The reporter was to remember those words later, but for the time being merely made a sympathetic noise, halfway between clearing his throat and coughing. He’d heard similar stories several times already and his investigation was far from over. The others hadn’t been as poignant, but the dreadful losses were beginning to mount up to huge sums. ‘Do the police think they’ll be able to recover any of your money?’

The farmer shook his head. ‘They have to catch the bastards first. Even that won’t be easy, they reckon. Apparently, when
they went to the firm’s premises, the buggers had cleared off and taken all the records with them. There was the bloke selling the shares, but the ringleader was Linda Wilson. She’s the one behind it, and now she’s gone abroad, or so the police say.’

‘They don’t seem too optimistic about your money by the sound of it?’

Shaw frowned. ‘No, and the detective didn’t say as much, but he implied it was as much my fault as theirs.’

 

The scandal rocked the community. North Yorkshire had never experienced anything quite like it. Most of the residents within the dale heard the news first on Helm Radio or read it in the leader of the
Netherdale Gazette
. The editor had some difficulty getting his paper’s legal advisors to agree the headline, let alone the content of the article.

BIG FRAUD SUSPECTED AS B.I.G. GOES BUST

Bishopton Investment Group, whose advertising slogan ‘Thinking investments? Think B.I.G’ attracted many small investors to the local financial services company, was today placed in the hands of receivers. The
Gazette
understands that the insolvency practitioners appointed to handle the receivership called in police immediately after examining the books, fuelling rumours of widespread malpractice already circulating.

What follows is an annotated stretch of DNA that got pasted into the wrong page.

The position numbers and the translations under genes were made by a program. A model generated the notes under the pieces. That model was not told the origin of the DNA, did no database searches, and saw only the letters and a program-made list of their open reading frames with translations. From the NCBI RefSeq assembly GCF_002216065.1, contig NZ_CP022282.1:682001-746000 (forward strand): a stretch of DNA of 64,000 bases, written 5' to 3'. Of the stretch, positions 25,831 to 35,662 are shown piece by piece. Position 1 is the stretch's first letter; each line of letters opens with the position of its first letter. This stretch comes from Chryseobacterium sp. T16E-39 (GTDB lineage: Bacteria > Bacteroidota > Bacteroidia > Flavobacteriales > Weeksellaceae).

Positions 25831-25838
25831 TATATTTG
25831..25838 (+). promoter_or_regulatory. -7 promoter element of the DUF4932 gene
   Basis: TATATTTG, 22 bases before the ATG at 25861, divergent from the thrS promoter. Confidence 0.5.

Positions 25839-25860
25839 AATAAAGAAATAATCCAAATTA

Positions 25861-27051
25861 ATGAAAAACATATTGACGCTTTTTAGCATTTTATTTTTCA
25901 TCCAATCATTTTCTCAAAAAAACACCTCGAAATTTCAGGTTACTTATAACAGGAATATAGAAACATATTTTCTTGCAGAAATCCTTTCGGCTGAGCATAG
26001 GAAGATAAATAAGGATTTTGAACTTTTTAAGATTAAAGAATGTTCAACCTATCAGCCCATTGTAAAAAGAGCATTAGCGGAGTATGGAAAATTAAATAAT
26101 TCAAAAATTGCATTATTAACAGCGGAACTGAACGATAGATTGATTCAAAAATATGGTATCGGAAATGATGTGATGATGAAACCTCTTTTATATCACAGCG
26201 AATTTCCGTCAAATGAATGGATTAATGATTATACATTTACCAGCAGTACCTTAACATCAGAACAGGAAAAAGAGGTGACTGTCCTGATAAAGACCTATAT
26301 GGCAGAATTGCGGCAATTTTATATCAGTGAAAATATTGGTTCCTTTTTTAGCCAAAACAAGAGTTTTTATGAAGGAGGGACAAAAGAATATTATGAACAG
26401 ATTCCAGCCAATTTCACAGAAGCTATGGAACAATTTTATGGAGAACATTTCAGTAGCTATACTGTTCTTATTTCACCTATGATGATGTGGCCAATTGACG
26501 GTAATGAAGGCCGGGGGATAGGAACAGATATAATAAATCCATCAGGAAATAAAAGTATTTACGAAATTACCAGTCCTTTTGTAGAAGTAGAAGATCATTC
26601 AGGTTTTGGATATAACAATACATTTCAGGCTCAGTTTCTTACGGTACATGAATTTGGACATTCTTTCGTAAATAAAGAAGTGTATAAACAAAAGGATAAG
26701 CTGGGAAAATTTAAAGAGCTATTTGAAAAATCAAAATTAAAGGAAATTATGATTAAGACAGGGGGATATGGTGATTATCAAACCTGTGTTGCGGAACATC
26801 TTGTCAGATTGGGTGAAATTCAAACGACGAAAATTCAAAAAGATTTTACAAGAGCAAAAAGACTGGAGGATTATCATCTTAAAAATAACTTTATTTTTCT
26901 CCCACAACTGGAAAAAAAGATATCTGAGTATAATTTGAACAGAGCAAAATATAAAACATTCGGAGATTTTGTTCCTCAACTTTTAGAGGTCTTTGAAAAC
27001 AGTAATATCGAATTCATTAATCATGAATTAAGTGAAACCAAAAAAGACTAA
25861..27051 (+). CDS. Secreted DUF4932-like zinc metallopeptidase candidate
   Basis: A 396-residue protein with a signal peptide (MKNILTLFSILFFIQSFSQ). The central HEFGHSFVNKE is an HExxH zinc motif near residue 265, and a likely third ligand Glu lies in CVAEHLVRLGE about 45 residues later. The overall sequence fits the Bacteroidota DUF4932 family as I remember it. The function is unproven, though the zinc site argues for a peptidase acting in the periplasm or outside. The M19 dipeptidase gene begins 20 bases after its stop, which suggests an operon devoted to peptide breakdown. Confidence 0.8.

Nobody was available to comment, either at the receivers’ offices, Bishopton Investments, or the local police station. However, a reliable source informed our reporters that the sums involved could run into millions. We understand that concerns about what was happening at the company were first raised by one of the senior financial executives at Wilson Macaulay Industries.

Bishopton Investments was formed in 1984 by local businessmen Stephen Wilson and Duncan Macaulay, co-founders of Wilson Macaulay Industries. The investment company remained independent of the rest of the group. Linda
Wilson, company secretary and granddaughter of Stephen Wilson, along with Peter Macaulay, grandson of Duncan Macaulay, were still involved with the company at the time of the collapse. Mr Macaulay refused to comment on the appointment of the administrators, or the rumours regarding financial irregularities. All our attempts to contact Ms Wilson have been unsuccessful, and we understand that the police and the receivers are anxious to locate and interview her.

In a statement, local police highlighted the extent of the fraud. ‘Our investigation has revealed that large sums of money have been systematically diverted from the company’s funds to offshore accounts. We believe this was made possible by a corruption in the company’s computer system which allowed one individual to make the necessary alterations. All the changes were authorized by the company secretary, Linda Wilson. However, efforts to locate Ms Wilson have proved unsuccessful. In addition to the theft from within the company, we are also attempting to locate another executive of Bishopton Investments, Mark Tankard, with regard to worthless shares that were sold to investors over the past few months.’

Despite the best efforts of the police, and international arrest warrants being issued for Linda Wilson and Mark Tankard, no trace of them was found, apart from a sighting of Linda Wilson boarding a cross-channel ferry in Hull, and confirmation from hotels in Amsterdam and Paris that the fleeing executive had stayed there. Later, after funds diverted from Bishopton Investment Group and those from the sale of worthless shares were traced to a bank in the Cayman Islands, police there confirmed that Linda Wilson had stayed in a hotel several months earlier. Enquiries confirmed that the bank account in question had been closed following the withdrawal of the money, but there the trail went cold.